What's Cool In Road Cycling

Ponferrada PEZ: French Smiles!

Roadside Report: Roadside for the action & back stage before and after the race for the reactions – Ed Hood was everywhere in Ponferrada today as he watched the Junior Men’s Road Race in the morning and then the big Women’s Race in the afternoon where France’s Pauline Ferrand-Prevot upset the favorites with a great sprint victory.

Lizzie Armistead (GB), Marianne Vos (The Netherlands), Emma Johansson (Sweden) and Elisa Longho Borghini (Italy) are clear coming into the finishing straight – four of the best girls in the world, one of them will be world champion, for sure. But, what the . . .??

They’re looking at each other, the peloton is closing, fast – they’re swamped and the French girl, Pauline Ferrand Prevot appears from nowhere to grab the rainbow hoops. Those sprinters – they do things like that . . .

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It was a long day that started way back this morning . . . .

“Juniors no good” the Canadian soigneur tells me as two of his charges compare notes on why they’re both DNF.

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Up on the screen the Italian race leader, Conci over cooks it on the descent and goes down. It’s been a crazy race – attacks, crashes, names in notebooks and then gone before the ink is dry. The last climb and riders fire of the front trying to emulate yesterday’s Norse U23 winner – two try to bridge with the peloton not far behind. Seven now but the peloton is closing, closing . . .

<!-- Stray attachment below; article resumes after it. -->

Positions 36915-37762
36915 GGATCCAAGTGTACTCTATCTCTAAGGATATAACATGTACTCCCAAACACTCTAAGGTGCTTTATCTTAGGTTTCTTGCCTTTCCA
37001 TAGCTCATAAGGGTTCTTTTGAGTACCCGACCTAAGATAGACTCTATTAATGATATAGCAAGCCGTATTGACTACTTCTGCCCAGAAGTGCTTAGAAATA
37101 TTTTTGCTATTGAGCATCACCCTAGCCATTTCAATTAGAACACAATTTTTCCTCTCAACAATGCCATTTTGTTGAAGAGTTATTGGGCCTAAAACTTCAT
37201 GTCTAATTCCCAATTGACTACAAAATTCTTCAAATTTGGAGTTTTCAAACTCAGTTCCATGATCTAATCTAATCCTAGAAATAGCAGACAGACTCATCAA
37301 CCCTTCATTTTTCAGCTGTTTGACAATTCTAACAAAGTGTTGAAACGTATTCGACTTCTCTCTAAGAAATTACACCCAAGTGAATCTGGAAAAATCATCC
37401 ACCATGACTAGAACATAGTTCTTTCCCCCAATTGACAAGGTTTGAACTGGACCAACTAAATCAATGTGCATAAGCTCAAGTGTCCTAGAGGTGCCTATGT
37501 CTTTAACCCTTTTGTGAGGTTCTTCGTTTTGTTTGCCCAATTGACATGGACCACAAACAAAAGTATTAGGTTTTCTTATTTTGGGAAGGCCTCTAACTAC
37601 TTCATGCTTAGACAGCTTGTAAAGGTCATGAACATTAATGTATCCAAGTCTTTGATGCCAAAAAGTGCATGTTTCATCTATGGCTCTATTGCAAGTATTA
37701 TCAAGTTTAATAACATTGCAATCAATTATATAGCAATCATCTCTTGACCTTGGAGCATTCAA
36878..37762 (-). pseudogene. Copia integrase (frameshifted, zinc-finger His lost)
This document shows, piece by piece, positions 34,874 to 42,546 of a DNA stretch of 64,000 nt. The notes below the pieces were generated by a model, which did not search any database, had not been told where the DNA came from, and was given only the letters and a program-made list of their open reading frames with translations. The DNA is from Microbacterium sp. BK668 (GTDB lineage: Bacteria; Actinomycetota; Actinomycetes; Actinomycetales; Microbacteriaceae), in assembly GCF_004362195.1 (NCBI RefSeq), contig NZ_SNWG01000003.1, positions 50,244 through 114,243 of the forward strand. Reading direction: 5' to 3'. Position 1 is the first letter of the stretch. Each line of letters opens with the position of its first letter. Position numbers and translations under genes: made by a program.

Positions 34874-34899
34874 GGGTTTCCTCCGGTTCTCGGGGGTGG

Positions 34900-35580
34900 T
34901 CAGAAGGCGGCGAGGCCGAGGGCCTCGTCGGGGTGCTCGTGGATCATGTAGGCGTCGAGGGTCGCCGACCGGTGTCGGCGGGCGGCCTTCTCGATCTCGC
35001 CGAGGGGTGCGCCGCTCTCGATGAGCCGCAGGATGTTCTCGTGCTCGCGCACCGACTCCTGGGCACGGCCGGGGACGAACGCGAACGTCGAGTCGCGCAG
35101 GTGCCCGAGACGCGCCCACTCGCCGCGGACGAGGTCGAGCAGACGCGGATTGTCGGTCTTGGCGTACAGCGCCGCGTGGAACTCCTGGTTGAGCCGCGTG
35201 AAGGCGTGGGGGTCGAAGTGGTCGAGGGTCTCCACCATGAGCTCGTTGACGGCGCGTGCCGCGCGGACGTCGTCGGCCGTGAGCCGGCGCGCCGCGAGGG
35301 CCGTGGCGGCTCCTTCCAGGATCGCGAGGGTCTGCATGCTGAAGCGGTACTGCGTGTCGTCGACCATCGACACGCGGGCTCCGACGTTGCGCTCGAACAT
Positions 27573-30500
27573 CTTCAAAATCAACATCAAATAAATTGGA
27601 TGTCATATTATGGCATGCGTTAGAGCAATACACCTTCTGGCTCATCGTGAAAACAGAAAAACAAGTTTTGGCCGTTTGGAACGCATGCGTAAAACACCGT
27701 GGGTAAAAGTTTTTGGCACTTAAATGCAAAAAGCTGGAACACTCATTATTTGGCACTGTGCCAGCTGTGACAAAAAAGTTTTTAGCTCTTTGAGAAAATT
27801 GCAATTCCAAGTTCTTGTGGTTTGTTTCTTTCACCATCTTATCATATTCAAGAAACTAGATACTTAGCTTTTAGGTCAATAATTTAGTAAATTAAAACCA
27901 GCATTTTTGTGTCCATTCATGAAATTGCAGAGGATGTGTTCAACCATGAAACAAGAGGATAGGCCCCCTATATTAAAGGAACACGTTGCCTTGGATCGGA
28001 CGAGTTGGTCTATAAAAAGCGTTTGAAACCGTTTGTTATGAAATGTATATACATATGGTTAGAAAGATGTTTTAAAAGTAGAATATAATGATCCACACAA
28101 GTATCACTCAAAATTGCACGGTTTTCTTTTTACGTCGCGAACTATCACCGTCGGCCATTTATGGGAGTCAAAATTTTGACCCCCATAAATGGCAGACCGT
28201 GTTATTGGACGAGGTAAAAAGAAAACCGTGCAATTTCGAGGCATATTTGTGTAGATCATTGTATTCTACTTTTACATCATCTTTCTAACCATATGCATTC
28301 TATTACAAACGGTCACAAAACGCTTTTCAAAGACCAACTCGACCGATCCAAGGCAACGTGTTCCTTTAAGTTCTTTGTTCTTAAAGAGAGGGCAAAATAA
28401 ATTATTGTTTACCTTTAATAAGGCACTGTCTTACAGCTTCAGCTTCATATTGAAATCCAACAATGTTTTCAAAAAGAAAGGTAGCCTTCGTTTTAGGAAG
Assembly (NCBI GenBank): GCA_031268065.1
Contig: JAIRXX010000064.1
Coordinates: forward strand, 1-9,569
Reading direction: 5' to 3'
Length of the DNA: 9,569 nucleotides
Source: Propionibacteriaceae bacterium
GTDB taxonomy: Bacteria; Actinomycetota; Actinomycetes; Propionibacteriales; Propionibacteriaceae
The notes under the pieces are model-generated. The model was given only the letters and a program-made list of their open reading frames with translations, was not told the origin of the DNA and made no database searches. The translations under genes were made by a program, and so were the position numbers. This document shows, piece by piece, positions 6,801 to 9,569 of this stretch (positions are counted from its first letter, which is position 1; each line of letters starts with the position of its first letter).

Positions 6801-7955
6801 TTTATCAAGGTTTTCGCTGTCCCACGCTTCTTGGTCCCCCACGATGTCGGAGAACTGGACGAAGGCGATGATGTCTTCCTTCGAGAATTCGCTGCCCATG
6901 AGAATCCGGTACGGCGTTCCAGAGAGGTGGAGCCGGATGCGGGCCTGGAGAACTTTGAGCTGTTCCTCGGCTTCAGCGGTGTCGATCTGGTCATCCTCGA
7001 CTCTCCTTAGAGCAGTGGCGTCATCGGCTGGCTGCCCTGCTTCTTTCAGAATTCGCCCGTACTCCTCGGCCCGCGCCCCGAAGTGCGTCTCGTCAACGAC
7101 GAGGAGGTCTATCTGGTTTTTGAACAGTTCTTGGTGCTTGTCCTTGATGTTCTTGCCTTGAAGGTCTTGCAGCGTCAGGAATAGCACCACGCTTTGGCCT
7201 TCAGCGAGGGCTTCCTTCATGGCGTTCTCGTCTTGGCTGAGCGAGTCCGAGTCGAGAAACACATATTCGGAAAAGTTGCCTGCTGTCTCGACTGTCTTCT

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A Suisse goes clear on the flat, fast, finish then a Russian comes over – but the peloton washes them away it’s a blanket finish with Germany’s Jonas Bokeloh putting the rainbow in his back pocket from Russia’s Alexandr Kulikovskiy and The Netherlands Peter Lenderink takes bronze.

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There’s the usual post finish chaos; in amongst it, Nacer Bouhanni’s young brother, Rayane cries quiet tears of disappointment – just like his big brother, winning is what counts. Big Bert Roosems is here in his role with Shimano; ‘another big guy wins, eh – not the light climber type – maybe we have a surprise tomorrow ?’

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Bokeloh is indeed a ‘big laddie’ as we say in Scotland – he wouldn’t look out of place as a team pursuiter or maybe even kilometre rider.

It’s hot today, hotter than yesterday; the girls will get a good tan top up. It’s Cerveza time; an Estrella Galicia, golden and cool, just the job. An hour to start time for the girls, let’s go and check out that bus park.

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The Italian girls make the turbos hum beside the Lampre bus.

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Meanwhile, Marianne Vos is in good fettle, over at the Rabobank/Netherlands bus – smiling, chatting – if she’s worried she’s making a good job of disguising it and checks her tyre pressures like a good pro.

The Sky bus, I’m lurking for Lizzie Armistead pics, I try to strike up a chat with one of the legion of helpers/hangers on.

‘Should be a good day for Lizzie?’ says I.

‘Nnhhh!’

‘What about Vos in the TTT, a bluff or is she off form ?’